Two explosions blasted Moscow’s underground system this morning as it was jam-packed with rush-hour passengers, killing at least 34 people and wounding more than 25, emergency officials said.
Russia’s top investigative body said terrorism is suspected in the blasts, although there was no immediate confirmation of how the explosions happened.
Moscow Emergency Ministry spokeswoman Veronika Smolskaya said 22 people were killed in the first blast, at the Lubyanka station in central Moscow.
The station is underneath the building that houses the main offices of the Federal Security Service, the KGB’s main successor agency.
A second explosion hit the Park Kultury station about 45 minutes later. Ms Smolskaya said at least 12 were dead there.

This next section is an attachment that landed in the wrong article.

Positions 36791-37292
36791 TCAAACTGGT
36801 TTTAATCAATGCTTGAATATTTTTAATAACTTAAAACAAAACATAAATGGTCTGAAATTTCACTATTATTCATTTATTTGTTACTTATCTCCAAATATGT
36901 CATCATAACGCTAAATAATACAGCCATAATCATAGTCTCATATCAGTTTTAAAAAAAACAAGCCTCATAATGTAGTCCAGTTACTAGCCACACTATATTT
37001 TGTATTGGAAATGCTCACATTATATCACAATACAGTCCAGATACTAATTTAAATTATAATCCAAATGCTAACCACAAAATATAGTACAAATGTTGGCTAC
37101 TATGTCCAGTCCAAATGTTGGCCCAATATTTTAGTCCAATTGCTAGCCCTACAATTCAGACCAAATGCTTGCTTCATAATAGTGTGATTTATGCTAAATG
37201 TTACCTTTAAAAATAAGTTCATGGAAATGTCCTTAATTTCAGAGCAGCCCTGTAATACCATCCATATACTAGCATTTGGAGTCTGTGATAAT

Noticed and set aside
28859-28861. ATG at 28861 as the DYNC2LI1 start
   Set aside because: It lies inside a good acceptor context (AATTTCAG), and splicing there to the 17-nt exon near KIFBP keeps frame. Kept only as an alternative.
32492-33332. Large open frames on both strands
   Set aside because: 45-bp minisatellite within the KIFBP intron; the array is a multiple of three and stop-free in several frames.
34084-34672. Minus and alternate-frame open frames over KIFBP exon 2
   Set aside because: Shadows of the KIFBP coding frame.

The last time Moscow was hit by a confirmed terrorist attack was in August 2004, when a suicide bomber blew herself up outside a city subway station, killing 10 people.
Responsibility for that blast was claimed by Chechen rebels and suspicion in today’s explosions is likely to focus on them and other separatist groups in the restive North Caucasus region.
The Moscow subway system is one of the world’s busiest, carrying around seven million passengers on an average workday, and is a key element in running the sprawling and traffic-choked city.
The blasts practically paralysed movement on the city centre’s main roads, as emergency vehicles sped to the stations. Helicopters hovered overhead the Park Kultury station area, which is next to the city’s renowned Gorky Park.
Passengers, many of them in tears, streamed out of the station, one man exclaiming over and over: “This is how we live!”
At least a dozen ambulances were on the scene.